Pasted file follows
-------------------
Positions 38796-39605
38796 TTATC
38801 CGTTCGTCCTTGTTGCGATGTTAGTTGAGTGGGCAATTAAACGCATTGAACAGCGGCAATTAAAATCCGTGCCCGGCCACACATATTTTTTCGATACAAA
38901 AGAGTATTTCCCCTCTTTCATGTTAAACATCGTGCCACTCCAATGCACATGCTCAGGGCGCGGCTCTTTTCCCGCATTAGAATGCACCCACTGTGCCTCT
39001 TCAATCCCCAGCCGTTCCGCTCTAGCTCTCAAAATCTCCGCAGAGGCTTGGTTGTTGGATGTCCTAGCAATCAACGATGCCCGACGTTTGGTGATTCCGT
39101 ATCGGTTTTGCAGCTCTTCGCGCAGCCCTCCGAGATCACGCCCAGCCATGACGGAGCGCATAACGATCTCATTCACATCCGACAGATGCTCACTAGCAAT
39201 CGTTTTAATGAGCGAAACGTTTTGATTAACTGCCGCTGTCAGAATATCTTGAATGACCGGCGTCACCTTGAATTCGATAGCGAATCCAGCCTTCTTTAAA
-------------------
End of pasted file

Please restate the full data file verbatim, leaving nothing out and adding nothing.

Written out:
Positions 38796-39605
38796 TTATC
38801 CGTTCGTCCTTGTTGCGATGTTAGTTGAGTGGGCAATTAAACGCATTGAACAGCGGCAATTAAAATCCGTGCCCGGCCACACATATTTTTTCGATACAAA
38901 AGAGTATTTCCCCTCTTTCATGTTAAACATCGTGCCACTCCAATGCACATGCTCAGGGCGCGGCTCTTTTCCCGCATTAGAATGCACCCACTGTGCCTCT
39001 TCAATCCCCAGCCGTTCCGCTCTAGCTCTCAAAATCTCCGCAGAGGCTTGGTTGTTGGATGTCCTAGCAATCAACGATGCCCGACGTTTGGTGATTCCGT
39101 ATCGGTTTTGCAGCTCTTCGCGCAGCCCTCCGAGATCACGCCCAGCCATGACGGAGCGCATAACGATCTCATTCACATCCGACAGATGCTCACTAGCAAT
39201 CGTTTTAATGAGCGAAACGTTTTGATTAACTGCCGCTGTCAGAATATCTTGAATGACCGGCGTCACCTTGAATTCGATAGCGAATCCAGCCTTCTTTAAA